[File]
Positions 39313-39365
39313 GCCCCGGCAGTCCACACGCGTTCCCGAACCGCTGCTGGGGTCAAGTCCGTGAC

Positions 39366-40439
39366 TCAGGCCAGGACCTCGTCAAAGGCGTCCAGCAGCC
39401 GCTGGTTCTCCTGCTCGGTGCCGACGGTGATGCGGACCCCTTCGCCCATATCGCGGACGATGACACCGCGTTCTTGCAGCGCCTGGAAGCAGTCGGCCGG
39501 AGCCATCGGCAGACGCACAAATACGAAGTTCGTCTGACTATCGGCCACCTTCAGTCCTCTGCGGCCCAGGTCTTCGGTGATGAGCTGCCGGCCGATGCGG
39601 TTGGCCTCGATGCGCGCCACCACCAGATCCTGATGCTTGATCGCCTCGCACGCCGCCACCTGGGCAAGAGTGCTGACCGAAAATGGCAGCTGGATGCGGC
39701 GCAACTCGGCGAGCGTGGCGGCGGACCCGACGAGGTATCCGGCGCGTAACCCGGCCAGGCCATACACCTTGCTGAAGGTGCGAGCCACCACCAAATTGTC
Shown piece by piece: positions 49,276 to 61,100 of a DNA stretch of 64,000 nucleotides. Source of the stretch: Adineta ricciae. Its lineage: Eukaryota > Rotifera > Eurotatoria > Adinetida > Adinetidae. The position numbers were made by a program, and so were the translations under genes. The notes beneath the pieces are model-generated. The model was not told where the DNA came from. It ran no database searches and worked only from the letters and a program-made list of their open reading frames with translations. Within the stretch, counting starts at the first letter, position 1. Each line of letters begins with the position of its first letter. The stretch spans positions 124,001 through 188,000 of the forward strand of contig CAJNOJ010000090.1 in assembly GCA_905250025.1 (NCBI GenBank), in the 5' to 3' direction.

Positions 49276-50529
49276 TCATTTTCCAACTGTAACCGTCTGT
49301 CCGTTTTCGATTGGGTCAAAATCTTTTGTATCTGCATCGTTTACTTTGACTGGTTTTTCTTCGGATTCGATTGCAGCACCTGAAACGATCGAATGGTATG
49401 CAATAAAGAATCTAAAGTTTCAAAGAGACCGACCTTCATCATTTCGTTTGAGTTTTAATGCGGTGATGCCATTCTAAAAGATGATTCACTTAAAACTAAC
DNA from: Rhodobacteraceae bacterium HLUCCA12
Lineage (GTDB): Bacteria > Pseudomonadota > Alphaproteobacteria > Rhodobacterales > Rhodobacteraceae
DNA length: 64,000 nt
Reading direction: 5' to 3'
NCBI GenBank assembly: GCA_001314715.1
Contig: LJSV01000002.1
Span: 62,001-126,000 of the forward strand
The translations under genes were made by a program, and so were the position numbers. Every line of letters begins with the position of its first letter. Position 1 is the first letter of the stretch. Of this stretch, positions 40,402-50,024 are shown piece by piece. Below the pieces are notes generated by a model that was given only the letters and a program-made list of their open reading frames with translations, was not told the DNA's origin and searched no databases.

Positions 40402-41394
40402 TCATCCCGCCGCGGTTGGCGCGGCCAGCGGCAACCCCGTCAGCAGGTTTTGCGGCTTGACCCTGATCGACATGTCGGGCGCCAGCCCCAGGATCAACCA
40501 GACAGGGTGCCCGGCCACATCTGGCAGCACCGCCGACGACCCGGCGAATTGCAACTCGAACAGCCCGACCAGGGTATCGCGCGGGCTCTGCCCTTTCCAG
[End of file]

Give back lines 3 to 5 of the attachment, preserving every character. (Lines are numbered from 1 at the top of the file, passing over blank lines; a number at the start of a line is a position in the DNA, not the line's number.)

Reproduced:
Positions 39366-40439
39366 TCAGGCCAGGACCTCGTCAAAGGCGTCCAGCAGCC
39401 GCTGGTTCTCCTGCTCGGTGCCGACGGTGATGCGGACCCCTTCGCCCATATCGCGGACGATGACACCGCGTTCTTGCAGCGCCTGGAAGCAGTCGGCCGG